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by the time it was identified, it was here in england because the transport links. it doesn't mean slowing down import doesn't help. certainly it helps, but not from travel bans. screening at the border and strong quarantine measures and not targeting single countries but comprehensive ones that require isolation and testing of travelers. those measures have been shown to be highly effective. with the caveat that they are effective because you're going to slow down spread. ultimately, cases will come unless you have blanket restrictions that some countries in the southeast have. i don't see countries like the u.s. and u.k. doing much else. the time needs to be urgently used, to reduce existing ways to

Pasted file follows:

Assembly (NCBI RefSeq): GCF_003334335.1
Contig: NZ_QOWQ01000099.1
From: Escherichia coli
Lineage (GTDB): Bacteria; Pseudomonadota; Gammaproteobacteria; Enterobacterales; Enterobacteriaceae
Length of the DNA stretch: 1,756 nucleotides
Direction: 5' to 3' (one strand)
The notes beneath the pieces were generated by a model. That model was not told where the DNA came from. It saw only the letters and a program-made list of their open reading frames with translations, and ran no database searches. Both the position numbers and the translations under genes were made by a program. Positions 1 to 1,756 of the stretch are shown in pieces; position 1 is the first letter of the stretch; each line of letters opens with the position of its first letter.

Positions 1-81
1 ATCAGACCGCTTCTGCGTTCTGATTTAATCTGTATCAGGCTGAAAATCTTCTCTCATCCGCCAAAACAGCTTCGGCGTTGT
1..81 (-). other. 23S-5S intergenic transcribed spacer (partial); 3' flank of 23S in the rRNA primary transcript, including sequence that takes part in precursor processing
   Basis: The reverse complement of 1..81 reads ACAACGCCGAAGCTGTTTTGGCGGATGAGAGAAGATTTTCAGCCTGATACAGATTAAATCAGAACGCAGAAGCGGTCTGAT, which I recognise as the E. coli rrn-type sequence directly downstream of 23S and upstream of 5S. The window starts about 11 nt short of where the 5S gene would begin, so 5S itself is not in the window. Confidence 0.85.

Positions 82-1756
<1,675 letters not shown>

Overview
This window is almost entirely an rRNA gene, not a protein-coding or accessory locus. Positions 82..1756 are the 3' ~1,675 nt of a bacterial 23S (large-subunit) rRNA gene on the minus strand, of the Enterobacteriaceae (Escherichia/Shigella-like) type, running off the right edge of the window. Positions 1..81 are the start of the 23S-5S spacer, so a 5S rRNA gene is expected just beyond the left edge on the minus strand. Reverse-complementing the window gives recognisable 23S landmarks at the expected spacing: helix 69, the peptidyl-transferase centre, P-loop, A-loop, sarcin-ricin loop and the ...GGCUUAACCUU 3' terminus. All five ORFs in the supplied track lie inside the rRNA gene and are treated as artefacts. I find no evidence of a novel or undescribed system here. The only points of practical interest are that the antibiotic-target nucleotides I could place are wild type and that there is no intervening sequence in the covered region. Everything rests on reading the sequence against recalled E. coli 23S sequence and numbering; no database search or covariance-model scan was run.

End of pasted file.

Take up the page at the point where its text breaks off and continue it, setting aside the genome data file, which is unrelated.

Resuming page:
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build health care capacity, to increase vaccination and boosting. unless the time is used to do that, it is going to be wasted. dareen: i will ask you the question we put at the top of the show -- is this going to be the new normal? should people continue to expect travel bans? i know our guests does not agree, but should people expect this to be the new normal and expect travel bans every few months because of the coronavirus? >> i think it depends on the political will. if there is a global, coordinated effort toward elimination, things like quarantines and travel restrictions and other restrictions in the shorter term. and by shorter term, i still mean, unfortunately, over the course of a few years, like we did with the measles. we eliminated it, but gradually. but if the courses living with the virus, i'm afraid we are